Government and by the banks of the country to meet our obligations which we tave undertaken to pay in gold.
a




The genilem n from Missouri [Mr. BLAND] admits that every
piece of p iper money issue J in this country to-day, every bond,
every certit:c te is to be redeemed in gold, and th i,t we must
procure the gold for their redemption. How it is possible we
can p iy these oblitf tions in gold, in view of the rate at which
gold h is bean 1 J i vmg the country for the last six years, is something which thus fat* nobody h is undertaken to show. Three
tim- s more gold h is been t iken out of the country during that
period than has been imported, notwithstanding that in the meantime the aver ge b iLmce of trade lias baan enormously in favor
of the United St tes.
The expert financiers of the country, men whose whole lives
have been p ssed in studying these questions, who were led to
study them not for the purpose of fulfilling the duties of a Representativa in Congress, but because their most vit^l interests
are involved in them, together with the interests of their clients
and patrons^-these men, whose opinions, it seems to me, are entitled to as much weight as the opinions of the most eminent
experts in this House, un nimously attribute this condition of
things to the operation of the Sherman law.
Statistics show that we will be unable to j)ay our obligations
in gold if that law continues. They also show that the capitalists
and investors in Europe who had placed their money in our securities, believe that we will be unable to meet Our obligations
and pay them in gold; and hence they have been disposing of
their securities and getting rid of American stocks and bonds
before the time comes when, as it is considered inevitable, the
American Government and th3 American railroad companies
will be unable to meet the demands made upon them, to fulfill
their obligations by the payment of them in the coin which,
among capitalists and investors, is considered the only standard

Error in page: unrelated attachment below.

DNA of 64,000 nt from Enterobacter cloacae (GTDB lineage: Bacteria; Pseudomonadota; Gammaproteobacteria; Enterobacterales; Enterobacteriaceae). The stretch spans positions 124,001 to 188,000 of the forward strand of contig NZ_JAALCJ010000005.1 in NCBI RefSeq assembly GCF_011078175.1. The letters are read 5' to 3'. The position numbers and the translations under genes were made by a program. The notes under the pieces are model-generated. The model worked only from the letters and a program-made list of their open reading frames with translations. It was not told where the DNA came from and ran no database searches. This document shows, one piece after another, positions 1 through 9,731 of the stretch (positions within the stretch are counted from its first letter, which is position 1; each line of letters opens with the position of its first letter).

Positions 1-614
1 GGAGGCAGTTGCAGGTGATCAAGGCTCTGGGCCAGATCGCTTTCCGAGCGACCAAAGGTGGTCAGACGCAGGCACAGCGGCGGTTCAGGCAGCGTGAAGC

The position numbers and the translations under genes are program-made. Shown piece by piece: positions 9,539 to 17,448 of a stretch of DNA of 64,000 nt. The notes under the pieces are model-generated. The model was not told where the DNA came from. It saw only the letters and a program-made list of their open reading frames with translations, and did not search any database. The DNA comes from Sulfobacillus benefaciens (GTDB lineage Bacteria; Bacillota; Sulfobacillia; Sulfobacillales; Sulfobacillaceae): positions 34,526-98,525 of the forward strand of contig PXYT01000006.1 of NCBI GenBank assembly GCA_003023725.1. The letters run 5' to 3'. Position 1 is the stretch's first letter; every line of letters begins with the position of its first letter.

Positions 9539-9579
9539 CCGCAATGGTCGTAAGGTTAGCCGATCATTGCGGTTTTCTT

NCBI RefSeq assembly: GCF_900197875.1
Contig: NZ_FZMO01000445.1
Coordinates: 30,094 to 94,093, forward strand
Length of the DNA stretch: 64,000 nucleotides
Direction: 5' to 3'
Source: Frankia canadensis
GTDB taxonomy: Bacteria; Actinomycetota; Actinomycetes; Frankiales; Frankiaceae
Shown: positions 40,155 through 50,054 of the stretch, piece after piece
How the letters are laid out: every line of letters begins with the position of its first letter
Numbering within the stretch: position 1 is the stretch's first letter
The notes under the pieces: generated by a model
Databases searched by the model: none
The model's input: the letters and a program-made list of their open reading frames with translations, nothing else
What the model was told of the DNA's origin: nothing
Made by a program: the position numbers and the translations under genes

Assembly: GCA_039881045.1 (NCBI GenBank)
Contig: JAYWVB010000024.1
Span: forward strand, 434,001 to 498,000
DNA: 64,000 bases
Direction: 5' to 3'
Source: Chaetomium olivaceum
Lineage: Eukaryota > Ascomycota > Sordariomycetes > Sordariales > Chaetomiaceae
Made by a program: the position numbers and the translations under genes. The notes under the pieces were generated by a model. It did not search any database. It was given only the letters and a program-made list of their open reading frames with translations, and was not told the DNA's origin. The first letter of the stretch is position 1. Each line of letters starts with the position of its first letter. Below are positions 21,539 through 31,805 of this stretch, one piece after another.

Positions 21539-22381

of value.
>
It seems to me that the first thing for this House to - do is to
repeal the law which has brought about this distrust of American securities. Whether silver shall be demonetized; whether
we shall have a single standard or a double standard: whether
the United States shall be monomet ;llist or bimetullist, and,
if bimetallism what shrill be the ratio between gold and silver,
and how the defects in the currency shall be remedied, are all
questions which can be determined at the proper time. This
extra session was not called for the purpose of determining all
these questions. As the immediate cause of the distrust now
prevailing is the operation of the Sherman act, it was for the,
purpose of considering whether or not the purchasing clause of
the Sherman act should be repealed that the session was called,
and the country regards that as the principal purpose for which
this extra session is pending.
The people of my section of the country are for the repeal of
the purchasing clause of that act absolutely and without condition; and all these questions collateral to the main issue which
have been raised here can be settled in due time. It may be
that the repeal of the purchasing clause of this act is an insufficient remedy, and will not bring the country back to the state of
prosperity it was in a short time ago. But inasmuch as, whether
rightly, or wrongly, the people regard the operation of that clause




4
as the main cause of the present distress, the first thing to do is
to restore confidence by stopping- its operation, and thereby at
least take one step towards bringing the country back to a sound
financial condition.
The main objection to the bill now before the House, raised by
the gentleman from Missouri and those who think with him, is
that the result will be to demonetize silver. That is the burden
of their remarks, and they threaten to secede from the Democratic party if the platform of the party in that respect is not
adhered to. I have been unable to see upon what ground it is
claimed by those gentlemen that the Democratic party seeks to
demonetize silver. The operation of the Sherman act has been
. disastrous. The business men of, the country, whether Democrats or Republicans, whether monometallists or bimetallists,
are clamoring for its repeal; and it seems to me singularly unfortunate that these gentlemen who are acting with the gentleman from Missouri should involve the simple question of repeal
or no repeal by calling upon us to discuss their pet theories in
regard to silver and gold as standards of value.
These gentlemen may be right or they may be wrong in their
ideas in regard to whether gold or silver should be kept upon a
parity, and what may be the ratio of value between them; but
this is not the time to consider such questions. The Democratic
party is not seeking to demonetize silver beeluse it seeks to repeal an act which both Republicans and Democrats consider
unjust and monstrous; and while the country is waiting for relief
from this iniquitous measure these gentlemen are tuking up the
time and bewildering the country by raising questions, some of
which are not disputed and all of which are out of place in this
discussion, as bearing only slightly or collaterally on the main
Question to be considered.
There are so many people in this country and so many Representatives in Congress, among both Republicans and Democrats, opposed to the demonetization of silver that the fears of the member for Missouri in this respect are altogether unfounded. That